As an artist more excited about making things than promoting them, I’ve suffered my share of anguish at the difficulty I’ve had supporting myself with my work. I can’t seem to shake the belief that if it were good, it’d rise to the top. And especially now, with the internet and the potential for virality, if you’re doing really good work how can it not go viral? How can you not gather fans and (eventually) make a living?
Here’s the email:
Washington, DC Metro Station on a cold January morning in 2007
A man with a violin (pictured) played six Bach pieces for about 45 minutes. During that time approx. 2 thousand people went through the station, most of them on their way to work.. After 3 minutes a middle aged man noticed there was a musician playing. He slowed his pace and stopped for a few seconds and then hurried to meet his schedule.
4 minutes later:
The violinist received his first dollar: a woman threw the money in the hat and, without stopping, continued to walk.
A young man leaned against the wall to listen to him, then looked at his watch and started to walk again.
A 3-year old boy stopped but his mother tugged him along hurriedly. The kid stopped to look at the violinist again, but the mother pushed hard and the child continued to walk, turning his head all the time. This action was repeated by several other children. Every parent, without exception, forced their children to move on quickly.
The musician played continuously. Only 6 people stopped and listened for a short while. About 20 gave money but continued to walk at their normal pace. The man collected a total of $32.
He finished playing and silence took over. No one noticed. No one applauded, nor was there any recognition.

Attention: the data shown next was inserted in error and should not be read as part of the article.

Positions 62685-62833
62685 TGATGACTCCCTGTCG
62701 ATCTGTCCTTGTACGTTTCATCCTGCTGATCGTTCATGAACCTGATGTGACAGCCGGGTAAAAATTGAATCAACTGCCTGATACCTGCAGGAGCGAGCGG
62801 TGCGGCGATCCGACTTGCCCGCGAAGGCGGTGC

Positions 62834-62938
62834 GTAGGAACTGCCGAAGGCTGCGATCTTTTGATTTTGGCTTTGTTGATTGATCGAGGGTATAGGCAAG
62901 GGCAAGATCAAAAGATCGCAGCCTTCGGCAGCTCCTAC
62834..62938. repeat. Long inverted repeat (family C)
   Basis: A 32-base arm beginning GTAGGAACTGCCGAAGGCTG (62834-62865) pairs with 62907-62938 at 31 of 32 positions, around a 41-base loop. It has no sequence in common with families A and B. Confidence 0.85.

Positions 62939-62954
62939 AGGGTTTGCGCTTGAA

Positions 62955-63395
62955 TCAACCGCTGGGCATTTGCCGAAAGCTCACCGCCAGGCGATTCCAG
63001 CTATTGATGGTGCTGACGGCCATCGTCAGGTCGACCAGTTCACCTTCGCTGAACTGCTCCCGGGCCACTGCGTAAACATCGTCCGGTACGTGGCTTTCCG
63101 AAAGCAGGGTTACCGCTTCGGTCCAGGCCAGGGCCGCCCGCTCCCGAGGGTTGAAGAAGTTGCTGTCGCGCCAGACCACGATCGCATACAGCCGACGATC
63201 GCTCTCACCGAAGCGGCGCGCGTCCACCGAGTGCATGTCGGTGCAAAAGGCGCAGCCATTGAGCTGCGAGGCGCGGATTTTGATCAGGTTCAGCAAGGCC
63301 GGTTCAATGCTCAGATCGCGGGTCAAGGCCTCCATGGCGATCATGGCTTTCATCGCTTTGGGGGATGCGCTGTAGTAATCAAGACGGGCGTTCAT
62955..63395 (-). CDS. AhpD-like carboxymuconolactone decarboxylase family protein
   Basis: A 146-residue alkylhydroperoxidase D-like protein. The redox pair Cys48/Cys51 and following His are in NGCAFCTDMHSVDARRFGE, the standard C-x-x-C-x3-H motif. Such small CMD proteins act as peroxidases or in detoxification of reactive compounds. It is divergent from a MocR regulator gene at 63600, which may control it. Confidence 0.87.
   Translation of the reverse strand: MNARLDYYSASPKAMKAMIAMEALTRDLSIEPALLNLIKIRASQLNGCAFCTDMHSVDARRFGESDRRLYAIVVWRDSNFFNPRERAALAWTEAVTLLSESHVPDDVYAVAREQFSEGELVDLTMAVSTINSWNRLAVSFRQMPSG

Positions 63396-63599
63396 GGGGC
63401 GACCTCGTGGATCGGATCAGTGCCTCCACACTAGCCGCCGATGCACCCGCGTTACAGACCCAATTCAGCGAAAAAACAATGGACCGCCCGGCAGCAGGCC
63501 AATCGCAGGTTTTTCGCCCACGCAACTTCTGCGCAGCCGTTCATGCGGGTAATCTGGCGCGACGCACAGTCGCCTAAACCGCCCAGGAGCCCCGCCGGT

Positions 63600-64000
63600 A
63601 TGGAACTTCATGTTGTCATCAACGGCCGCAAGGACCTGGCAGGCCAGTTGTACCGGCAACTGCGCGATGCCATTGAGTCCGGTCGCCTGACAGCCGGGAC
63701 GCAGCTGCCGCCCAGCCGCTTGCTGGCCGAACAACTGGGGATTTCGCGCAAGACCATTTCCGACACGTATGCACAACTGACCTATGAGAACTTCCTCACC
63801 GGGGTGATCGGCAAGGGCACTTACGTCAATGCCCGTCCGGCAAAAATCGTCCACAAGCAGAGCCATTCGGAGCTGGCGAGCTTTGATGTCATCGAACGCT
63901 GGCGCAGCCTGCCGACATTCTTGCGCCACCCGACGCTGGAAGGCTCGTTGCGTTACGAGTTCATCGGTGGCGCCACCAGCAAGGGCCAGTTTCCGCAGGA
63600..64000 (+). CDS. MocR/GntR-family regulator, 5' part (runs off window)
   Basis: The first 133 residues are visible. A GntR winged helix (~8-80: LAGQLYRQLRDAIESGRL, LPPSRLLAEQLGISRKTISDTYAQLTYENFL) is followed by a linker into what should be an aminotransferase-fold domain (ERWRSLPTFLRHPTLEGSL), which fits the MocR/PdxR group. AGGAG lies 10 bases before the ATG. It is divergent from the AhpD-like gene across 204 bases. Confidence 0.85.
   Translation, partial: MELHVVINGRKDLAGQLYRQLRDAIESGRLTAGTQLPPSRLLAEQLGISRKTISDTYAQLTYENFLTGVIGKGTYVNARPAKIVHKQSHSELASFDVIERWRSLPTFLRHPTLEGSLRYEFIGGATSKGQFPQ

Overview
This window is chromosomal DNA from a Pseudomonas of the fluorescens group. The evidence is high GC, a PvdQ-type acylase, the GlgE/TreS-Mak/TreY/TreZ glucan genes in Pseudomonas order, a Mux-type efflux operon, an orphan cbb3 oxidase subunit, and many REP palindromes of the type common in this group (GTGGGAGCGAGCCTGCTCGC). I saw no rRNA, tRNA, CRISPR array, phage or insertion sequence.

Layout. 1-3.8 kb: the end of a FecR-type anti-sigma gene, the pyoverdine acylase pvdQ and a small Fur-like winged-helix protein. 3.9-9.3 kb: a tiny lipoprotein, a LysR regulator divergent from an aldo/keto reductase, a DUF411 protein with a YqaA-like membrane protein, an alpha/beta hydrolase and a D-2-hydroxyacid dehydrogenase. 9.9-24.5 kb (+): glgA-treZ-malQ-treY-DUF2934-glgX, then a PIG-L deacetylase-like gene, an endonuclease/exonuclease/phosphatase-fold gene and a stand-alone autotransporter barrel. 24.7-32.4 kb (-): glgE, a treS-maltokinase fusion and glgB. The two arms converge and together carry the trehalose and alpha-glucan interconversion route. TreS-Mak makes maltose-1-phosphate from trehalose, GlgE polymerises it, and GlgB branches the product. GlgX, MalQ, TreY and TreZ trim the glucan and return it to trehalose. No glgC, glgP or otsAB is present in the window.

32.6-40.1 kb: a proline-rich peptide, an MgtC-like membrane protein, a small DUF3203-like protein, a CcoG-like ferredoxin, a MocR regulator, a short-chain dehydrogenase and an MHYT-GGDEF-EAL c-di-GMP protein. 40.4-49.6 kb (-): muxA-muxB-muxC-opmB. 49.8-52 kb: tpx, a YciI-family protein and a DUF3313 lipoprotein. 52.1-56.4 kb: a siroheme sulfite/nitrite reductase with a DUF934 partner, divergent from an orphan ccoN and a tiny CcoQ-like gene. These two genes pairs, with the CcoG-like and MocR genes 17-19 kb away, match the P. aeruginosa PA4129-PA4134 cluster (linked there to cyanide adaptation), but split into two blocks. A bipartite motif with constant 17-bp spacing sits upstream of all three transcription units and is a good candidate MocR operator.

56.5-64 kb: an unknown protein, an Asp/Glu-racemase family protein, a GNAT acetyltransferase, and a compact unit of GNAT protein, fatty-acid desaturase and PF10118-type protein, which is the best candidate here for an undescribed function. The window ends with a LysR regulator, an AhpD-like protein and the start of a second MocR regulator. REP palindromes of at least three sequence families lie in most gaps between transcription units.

No one knew this, but the violinist was Joshua Bell, one of the greatest musicians in the world. He played one of the most intricate pieces ever written, with a violin worth $3.5 million dollars. Two days before Joshua Bell sold out a theater in Boston where the seats averaged $100.
This is a true story. Joshua Bell playing incognito in the metro station was organized by the Washington Post as part of a social experiment about perception, taste and people’s priorities.
The conclusion made by the sender of the email was: if we can miss out on this, how many other things are we missing because they’re not framed in time and place as ‘important’ or ‘great’ ?
My conclusion is the flip side: context and promotion are still king. People are inundated. They’re still looking to the gatekeepers to tell them what’s good, what to spend their time and money on.
So take heart. (talking to myself here. . .) Modest notoriety-and-income from creative work are not (necessarily) a measure of worth or potential. I’d love to hear your thoughts and comments.
The next blog here is going to be the first in a series on everything I’ve learned and am learning about ‘going viral’.
(For a more current blog, please check HERE for new posts every Monday, Wednesday and Friday.)